This book explores – at the macro, meso and micro levels and in terms of qualitative as well as quantitative studies – theories, policies and practices about the contributions of artistic research and innovations towards defining new forms of knowledge, knowledge production, as well as knowledge diffusion, absorption and use. Artistic research, artistic innovations and arts-based innovations have been major transformers, as well as disruptors, of the ways in which societies, economies, and political systems perform. Ramifications here refer to the epistemic socio-economic, socio-political and socio-technical base and aesthetic considerations on the one hand, as well as to strategies, policies, and practices on the other, including sustainable enterprise excellence, considerations in the context of knowledge economies, societies and democracies. Creativity in general, and the arts in particular, are increasingly recognized as drivers of cultural, economic, political, social, and scientific innovation and development. This book examines how one could derive and develop insights in these areas from the four vantage points of Arts, Research, Innovation and Society. Among the principal questions that are examined include: - Could and should artists be researchers? - How are the systems of the Arts and Sciences connected and/or disconnected? - What is the impact of the arts in societal development? - How are the Arts interrelated with the mechanisms of generating social, scientific and economic innovation? As the inaugural book in the Arts, Research, Innovation and Society series, this book uses a thematically wide spectrum that serves as a general frame of reference for the entire series of books to come.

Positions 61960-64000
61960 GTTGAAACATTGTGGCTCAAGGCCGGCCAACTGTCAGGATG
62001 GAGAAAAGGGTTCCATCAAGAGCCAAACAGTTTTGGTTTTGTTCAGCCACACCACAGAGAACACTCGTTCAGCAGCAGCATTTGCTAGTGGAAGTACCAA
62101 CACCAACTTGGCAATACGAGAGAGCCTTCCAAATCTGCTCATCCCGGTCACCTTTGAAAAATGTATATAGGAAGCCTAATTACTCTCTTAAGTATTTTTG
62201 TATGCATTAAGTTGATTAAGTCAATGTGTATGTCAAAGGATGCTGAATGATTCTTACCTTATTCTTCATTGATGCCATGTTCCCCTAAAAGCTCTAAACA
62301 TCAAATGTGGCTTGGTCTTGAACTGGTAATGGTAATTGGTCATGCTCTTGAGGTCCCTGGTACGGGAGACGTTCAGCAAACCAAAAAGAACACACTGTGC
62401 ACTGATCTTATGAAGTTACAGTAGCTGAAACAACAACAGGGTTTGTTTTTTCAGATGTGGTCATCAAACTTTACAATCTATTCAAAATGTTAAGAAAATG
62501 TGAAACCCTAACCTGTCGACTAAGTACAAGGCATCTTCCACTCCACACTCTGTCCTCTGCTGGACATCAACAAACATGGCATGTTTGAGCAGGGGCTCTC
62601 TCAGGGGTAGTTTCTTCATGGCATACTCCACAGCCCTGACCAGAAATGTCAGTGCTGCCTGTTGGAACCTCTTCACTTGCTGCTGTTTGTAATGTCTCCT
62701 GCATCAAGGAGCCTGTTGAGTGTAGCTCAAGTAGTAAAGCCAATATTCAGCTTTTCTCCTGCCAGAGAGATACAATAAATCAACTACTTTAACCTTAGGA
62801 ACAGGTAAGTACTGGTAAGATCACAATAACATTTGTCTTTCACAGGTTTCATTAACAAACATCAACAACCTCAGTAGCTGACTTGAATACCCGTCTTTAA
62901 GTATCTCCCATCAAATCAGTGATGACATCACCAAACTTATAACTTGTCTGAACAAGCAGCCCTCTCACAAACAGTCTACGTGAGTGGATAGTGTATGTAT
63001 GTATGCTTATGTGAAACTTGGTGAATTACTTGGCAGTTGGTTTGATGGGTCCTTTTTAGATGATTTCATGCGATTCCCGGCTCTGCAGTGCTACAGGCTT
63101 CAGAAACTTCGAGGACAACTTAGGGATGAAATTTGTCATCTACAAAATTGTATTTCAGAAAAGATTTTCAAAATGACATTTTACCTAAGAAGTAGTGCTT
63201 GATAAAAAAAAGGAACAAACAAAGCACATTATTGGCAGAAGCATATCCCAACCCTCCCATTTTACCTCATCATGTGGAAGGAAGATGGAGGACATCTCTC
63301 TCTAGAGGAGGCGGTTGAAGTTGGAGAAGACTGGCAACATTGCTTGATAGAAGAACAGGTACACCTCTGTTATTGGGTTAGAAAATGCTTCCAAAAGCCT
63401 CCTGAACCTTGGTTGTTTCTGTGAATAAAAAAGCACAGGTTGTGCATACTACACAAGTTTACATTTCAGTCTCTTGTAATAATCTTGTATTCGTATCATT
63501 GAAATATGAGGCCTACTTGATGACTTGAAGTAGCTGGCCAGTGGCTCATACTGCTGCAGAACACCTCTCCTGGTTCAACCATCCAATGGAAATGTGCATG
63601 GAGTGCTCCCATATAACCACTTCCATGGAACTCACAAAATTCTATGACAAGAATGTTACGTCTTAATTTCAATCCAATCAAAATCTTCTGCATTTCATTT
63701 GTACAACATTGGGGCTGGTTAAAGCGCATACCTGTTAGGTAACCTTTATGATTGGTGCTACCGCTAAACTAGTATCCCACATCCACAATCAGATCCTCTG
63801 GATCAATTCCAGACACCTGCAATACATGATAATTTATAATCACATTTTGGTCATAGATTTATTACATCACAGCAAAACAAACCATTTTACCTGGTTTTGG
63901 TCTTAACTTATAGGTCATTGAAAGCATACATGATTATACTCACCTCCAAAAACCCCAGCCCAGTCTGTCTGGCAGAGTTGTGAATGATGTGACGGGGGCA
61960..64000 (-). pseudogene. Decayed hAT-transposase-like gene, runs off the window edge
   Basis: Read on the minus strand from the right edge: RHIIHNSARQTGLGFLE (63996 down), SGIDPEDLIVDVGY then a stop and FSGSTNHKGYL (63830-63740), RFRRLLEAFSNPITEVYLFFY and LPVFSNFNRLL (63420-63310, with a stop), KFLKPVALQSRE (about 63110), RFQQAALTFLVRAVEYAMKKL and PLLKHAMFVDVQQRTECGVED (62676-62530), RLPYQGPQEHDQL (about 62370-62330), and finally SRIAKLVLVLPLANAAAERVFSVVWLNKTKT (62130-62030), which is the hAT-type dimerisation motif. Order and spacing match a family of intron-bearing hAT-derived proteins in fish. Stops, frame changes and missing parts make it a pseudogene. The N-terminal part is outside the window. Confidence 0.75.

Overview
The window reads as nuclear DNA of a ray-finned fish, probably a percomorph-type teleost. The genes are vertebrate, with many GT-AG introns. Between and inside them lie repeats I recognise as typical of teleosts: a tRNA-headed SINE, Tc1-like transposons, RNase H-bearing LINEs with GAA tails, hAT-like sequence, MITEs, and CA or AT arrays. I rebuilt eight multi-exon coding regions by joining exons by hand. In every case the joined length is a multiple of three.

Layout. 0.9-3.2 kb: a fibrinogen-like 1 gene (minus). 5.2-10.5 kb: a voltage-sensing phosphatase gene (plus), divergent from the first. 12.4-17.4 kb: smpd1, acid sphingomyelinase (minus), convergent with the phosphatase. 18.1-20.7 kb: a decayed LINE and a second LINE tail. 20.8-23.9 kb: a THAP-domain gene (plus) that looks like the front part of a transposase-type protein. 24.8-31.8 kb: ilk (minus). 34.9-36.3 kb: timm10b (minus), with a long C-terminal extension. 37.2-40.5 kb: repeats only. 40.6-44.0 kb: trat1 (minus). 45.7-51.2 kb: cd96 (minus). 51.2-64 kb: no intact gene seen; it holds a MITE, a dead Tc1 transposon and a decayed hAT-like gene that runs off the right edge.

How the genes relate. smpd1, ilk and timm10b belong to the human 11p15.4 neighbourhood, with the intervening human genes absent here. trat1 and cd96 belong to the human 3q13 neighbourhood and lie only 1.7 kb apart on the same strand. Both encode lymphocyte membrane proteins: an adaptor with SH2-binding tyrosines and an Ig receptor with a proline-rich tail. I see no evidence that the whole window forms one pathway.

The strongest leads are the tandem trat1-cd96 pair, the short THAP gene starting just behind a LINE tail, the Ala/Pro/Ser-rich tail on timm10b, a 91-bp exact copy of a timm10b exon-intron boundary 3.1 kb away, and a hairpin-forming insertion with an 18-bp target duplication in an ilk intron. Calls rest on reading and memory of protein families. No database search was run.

A provocative book, an important book! jagodzinski's and Wallin's 'betrayal' is in fact a wake-up call for art-based research, a loving critique of its directions. jagodzinski's and Wallin's reference is the question 'what art can do' – not what it means. Theirs is an ultimate affirmation that uncovers the singularities that compose and give consistency to art not as an object, but as an event. Their betrayal consists in an affirmation of life and becoming, positing a performative 'machinics of the arts' which is in absolute contraposition with the hegemonic discourse of art and|as an object of knowledge and representation. This does not only concern academia, but also politics and ethics – an untimely book that comes just at the right time! Bernd Herzogenrath, Goethe Universität Frankfurt am Main (Germany), author of An American Body|Politic. A Deleuzian Approach, and editor of Deleuze & Ecology and Travels in Intermedia[lity]. ReBlurring the Boundaries. Approaching the creative impulse in the arts from the philosophical perspectives of Deleuze + Guattari, jagodzinski and Wallin make a compelling argument for blurring the boundaries of arts-based research in the field of art education. The authors contend that the radical ideas of leading scholars in the field are not radical enough due to their reliance on existing research ontologies and those that end in epistemological representations. In contrast, they propose arts-based research as the event of ontological immanence, an incipient, machinic process of becoming-research through arts practice that enables seeing and thinking in irreducible ways while resisting normalization and subsumption under existing modes of address. As such, arts practice, as research-in-the making, constitutes a betrayal of prevailing cultural assumptions, according to the authors, an interminable renouncement of normalized research representations in favor of the contingent problematic that emerges during arts practice. Charles R. Garoian, Professor of Art Education, Penn State University, author of The Prosthetic Pedagogy of Art. Jagodzinski and Wallin have written a challenging book on the theme of betrayal which aims to question the metaphysical ground of the practice of many arts educators and researchers. Dismantling the notion of praxis which assumes a prior will as well as the pervasive notion of the creative and reflexive individual, they revisit the notion of poiesis and the truth of appearing in order to advocate the centrality of becoming in pedagogical relations. Is it possible to develop pedagogies beyond those images of thought that attenuate learners, teachers and researchers? We need a new image of thought, or better, a thought without image, and this book asks us to take up the challenge. Dennis Atkinson, Director of the Centre for the Arts and Learning, Department of Educational Studies, Goldsmiths University of London, author of Art Equality and Learning; Pedagogies Against the State.